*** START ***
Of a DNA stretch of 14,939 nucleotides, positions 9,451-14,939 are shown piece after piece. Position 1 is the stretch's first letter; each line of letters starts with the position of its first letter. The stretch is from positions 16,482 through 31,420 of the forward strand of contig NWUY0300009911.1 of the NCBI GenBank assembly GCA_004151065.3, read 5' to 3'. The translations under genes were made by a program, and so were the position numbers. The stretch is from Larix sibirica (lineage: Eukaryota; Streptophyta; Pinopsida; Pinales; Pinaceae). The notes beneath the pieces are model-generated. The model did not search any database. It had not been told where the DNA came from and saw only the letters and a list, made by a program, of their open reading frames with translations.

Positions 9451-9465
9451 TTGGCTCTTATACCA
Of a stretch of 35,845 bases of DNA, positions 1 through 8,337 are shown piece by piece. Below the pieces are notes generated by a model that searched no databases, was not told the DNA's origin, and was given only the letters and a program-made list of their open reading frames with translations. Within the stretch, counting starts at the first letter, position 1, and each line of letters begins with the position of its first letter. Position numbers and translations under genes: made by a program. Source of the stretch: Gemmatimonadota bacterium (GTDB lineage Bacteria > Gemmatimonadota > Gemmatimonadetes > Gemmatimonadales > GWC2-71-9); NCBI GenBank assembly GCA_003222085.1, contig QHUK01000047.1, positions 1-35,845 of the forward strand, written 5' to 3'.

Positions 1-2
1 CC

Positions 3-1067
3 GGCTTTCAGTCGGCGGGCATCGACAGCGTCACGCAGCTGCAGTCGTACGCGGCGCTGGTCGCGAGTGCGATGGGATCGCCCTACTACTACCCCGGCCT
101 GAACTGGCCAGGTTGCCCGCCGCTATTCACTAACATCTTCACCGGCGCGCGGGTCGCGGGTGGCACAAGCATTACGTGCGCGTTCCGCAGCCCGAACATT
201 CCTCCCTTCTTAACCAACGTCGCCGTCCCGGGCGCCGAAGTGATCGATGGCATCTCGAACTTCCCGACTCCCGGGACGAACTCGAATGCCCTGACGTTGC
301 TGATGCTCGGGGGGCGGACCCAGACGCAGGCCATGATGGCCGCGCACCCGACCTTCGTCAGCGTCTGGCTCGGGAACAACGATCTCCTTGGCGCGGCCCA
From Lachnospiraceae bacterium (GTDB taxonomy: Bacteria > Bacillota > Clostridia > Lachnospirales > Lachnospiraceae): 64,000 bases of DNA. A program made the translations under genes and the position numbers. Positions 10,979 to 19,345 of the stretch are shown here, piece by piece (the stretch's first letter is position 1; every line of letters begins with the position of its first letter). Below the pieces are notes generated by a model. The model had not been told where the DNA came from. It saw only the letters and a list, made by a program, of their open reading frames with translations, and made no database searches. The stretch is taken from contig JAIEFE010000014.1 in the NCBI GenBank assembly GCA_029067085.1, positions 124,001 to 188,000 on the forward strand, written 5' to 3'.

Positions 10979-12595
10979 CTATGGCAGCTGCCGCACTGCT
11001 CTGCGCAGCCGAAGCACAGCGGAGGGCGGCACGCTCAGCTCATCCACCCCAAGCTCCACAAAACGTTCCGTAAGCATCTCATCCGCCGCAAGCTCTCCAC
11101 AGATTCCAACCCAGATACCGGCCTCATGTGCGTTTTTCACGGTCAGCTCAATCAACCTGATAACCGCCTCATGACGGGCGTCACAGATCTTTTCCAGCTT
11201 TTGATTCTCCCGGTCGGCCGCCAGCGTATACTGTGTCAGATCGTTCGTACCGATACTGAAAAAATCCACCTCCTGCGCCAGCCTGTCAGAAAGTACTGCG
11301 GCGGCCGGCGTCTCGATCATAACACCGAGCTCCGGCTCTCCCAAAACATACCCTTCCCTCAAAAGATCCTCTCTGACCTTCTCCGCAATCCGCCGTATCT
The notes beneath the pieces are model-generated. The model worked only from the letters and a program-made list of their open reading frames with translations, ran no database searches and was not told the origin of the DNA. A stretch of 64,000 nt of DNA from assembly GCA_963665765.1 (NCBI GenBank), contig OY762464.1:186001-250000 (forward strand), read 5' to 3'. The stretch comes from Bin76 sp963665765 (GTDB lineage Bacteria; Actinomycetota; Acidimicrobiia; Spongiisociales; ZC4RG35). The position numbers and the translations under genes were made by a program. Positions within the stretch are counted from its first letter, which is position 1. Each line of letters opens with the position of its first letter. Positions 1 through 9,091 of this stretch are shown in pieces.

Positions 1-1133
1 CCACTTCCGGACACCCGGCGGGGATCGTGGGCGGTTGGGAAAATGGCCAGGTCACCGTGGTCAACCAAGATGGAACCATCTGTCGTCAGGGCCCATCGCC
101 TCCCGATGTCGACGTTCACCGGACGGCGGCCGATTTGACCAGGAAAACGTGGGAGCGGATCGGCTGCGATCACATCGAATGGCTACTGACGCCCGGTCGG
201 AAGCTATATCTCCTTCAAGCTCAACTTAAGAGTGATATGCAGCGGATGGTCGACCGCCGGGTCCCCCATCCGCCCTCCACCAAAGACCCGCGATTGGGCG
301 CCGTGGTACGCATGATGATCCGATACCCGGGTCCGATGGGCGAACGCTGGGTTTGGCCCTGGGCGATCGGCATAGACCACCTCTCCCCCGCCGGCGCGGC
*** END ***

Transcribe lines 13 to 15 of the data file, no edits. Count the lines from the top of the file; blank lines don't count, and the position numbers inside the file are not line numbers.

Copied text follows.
Positions 10979-12595
10979 CTATGGCAGCTGCCGCACTGCT
11001 CTGCGCAGCCGAAGCACAGCGGAGGGCGGCACGCTCAGCTCATCCACCCCAAGCTCCACAAAACGTTCCGTAAGCATCTCATCCGCCGCAAGCTCTCCAC